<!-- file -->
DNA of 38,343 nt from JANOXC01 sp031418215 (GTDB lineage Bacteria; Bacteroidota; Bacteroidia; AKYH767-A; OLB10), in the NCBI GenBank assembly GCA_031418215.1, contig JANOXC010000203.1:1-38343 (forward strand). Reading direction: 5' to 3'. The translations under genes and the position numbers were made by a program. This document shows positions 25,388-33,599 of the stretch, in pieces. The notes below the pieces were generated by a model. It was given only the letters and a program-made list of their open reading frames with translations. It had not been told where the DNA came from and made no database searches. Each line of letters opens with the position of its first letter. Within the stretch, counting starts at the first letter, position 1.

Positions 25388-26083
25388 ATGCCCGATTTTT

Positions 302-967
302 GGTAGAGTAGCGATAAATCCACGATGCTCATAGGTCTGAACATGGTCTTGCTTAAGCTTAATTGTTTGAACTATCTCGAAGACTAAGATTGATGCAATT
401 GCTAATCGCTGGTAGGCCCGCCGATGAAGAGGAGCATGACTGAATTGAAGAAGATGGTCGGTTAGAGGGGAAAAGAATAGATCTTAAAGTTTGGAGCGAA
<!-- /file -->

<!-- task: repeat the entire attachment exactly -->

DNA of 38,343 nt from JANOXC01 sp031418215 (GTDB lineage Bacteria; Bacteroidota; Bacteroidia; AKYH767-A; OLB10), in the NCBI GenBank assembly GCA_031418215.1, contig JANOXC010000203.1:1-38343 (forward strand). Reading direction: 5' to 3'. The translations under genes and the position numbers were made by a program. This document shows positions 25,388-33,599 of the stretch, in pieces. The notes below the pieces were generated by a model. It was given only the letters and a program-made list of their open reading frames with translations. It had not been told where the DNA came from and made no database searches. Each line of letters opens with the position of its first letter. Within the stretch, counting starts at the first letter, position 1.

Positions 25388-26083
25388 ATGCCCGATTTTT

Positions 302-967
302 GGTAGAGTAGCGATAAATCCACGATGCTCATAGGTCTGAACATGGTCTTGCTTAAGCTTAATTGTTTGAACTATCTCGAAGACTAAGATTGATGCAATT
401 GCTAATCGCTGGTAGGCCCGCCGATGAAGAGGAGCATGACTGAATTGAAGAAGATGGTCGGTTAGAGGGGAAAAGAATAGATCTTAAAGTTTGGAGCGAA